One of the few things I have been unhappy about ZH and its community is the way they understand Keynesian macroeconomics..Matto, your post is a confession of what a lot of people think Keynesianism is..I seriously recommend everyone to read Hyman Minsky, though I know most people here are very familiar with his works..Him and his followers call themselves Post-Keynesian, and explain why Keynesianism in standard textbooks has nothing to do with what Keynes was trying to say..I would also refer to Keynes' 'Treatise on Money' if you really want to know what he thought..I have even been planning to write a lengthy article and send it to ZH so this mis-use of Keynesianism does not torture one of the best economist that has walked the earth in his grave anymore..I bet he's been screaming 'That's not what I'm saying' since Hicks drew those ridiculous IS-LM curves..

Pat Hand's picture

Please do.  Keynes got so much right.  What got labeled "Keynesianism" is a distortion of what Keynes said and meant.  Unfettered markets have their own problems.  The Austrians are wrong.  The Keynesians are wrong.  The neoclassicists of course are really really really wrong.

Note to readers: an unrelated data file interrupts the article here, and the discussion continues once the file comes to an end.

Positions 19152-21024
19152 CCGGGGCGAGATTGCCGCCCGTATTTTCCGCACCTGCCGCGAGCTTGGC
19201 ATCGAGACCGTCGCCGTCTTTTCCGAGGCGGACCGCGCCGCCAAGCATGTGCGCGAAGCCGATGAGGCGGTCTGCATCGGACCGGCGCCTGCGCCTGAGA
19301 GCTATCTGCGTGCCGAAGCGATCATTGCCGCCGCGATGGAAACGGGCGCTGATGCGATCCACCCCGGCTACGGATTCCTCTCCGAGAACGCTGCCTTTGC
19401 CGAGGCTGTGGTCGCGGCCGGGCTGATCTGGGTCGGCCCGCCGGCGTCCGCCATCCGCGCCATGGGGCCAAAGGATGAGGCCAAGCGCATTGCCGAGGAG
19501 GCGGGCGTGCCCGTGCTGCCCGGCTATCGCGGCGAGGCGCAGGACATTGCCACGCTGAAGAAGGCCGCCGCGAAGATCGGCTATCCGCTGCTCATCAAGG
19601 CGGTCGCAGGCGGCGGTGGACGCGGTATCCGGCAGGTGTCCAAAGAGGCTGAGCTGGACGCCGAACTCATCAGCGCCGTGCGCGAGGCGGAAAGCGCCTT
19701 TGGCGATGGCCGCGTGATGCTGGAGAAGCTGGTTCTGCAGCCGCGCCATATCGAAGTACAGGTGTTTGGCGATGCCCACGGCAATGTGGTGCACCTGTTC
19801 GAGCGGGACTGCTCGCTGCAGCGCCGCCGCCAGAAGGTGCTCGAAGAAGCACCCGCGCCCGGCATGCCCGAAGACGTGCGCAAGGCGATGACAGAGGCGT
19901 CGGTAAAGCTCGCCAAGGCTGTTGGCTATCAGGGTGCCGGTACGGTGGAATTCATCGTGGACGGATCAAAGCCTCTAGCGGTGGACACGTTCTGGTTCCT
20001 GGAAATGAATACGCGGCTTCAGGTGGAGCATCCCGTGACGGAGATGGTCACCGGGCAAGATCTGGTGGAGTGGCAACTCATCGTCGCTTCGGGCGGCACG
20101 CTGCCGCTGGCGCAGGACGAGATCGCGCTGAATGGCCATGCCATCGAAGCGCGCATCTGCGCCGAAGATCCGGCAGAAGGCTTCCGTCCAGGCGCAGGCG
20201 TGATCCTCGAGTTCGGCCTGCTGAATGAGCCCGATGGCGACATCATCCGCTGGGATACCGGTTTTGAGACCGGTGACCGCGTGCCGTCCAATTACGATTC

We need a neo Keynesianism, via Minsky.  It's a fine line - how to account for externalities, and what the proper role of the state is in moderating dynamics. 

scaleindependent's picture

I love ZH and its community, but I am somewhat dissapointed here with those who criticize Galbraith's thesis that fraud was pervasive and that for the financial system, the economy and the US political process and freedoms to survive that fraud must be prosecuted and penalized with extreme prejudice. How can anyone disagree with this? 

Can anyone disagree that fraud was pervasive from the highest to lowest rungs of the subprime fiasco; That the regulators and ratings agencies were neck deep in criminal fraud themselves, that politicians and cops looked the other way, that the whole business was criminally corrupt. No one can.

The truth that it is all a criminal Ponzi fraud is leaking to J6P. Who fails to see that without credibility the financial-economic and political system will fail and our freedoms numerated in the constitution will someday be negated.